The all-new Land Rover Defender has quite a few boxes to tick, but one is much more important than all the others: it has to be stupidly good off-road. As such, Land Rover’s test programme for the vehicle is rather savage.
The British company has released a whole load of pictures showing members of the Defender prototype fleet being put through their paces. All in, the Defender will be put through 45,000 “individual tests” in a wide variety of environments.
Test locations include the muddy, rugged terrain of Eastnor Castle, the harsh, rocky environment of Moab, Utah, and in the United Arab Emirates’ vast sand dunes. Oh, and the Nurburgring, meaning the new Defender will hopefully be a little better at tarmac stuff than the old one.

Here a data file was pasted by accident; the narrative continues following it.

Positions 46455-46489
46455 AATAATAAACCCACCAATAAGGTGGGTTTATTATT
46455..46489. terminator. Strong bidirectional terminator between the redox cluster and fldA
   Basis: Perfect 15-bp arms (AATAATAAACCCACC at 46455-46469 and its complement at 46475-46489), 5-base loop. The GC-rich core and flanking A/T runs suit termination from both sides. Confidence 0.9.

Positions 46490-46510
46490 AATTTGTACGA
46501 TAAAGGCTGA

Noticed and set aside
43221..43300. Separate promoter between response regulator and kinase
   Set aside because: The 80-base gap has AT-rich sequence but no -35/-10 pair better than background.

It’s been driven in 50-degree heat, sub-40-degree cold, and altitudes as high as 10,000 feet. Already, the Defender has been driven around 750,000 miles. The wide variety of trials will “ensure the new Defender will take everyday life in its stride, for even its most adventurous customers,” Land Rover says.
One Defender prototype (above) is being prepared to play an important role brought about by Land Rover’s partnership with the Tusk Trust, an organisation which aims to protect African wildlife. It’s wearing its own special camouflage wrap and will be dispatched to the 14,000-hectare Borana Conservancy in Kenya. Here, it will transport supplies in tricky to reach locations, testing its abilities to the max.
We should be seeing the new Land Rover Defender in full at some point this year. It’ll be coming to the USA, bringing the Defender name back to the country for the first time in years. It won’t be cheap, though - reports suggest the starting price will be north of $55,000.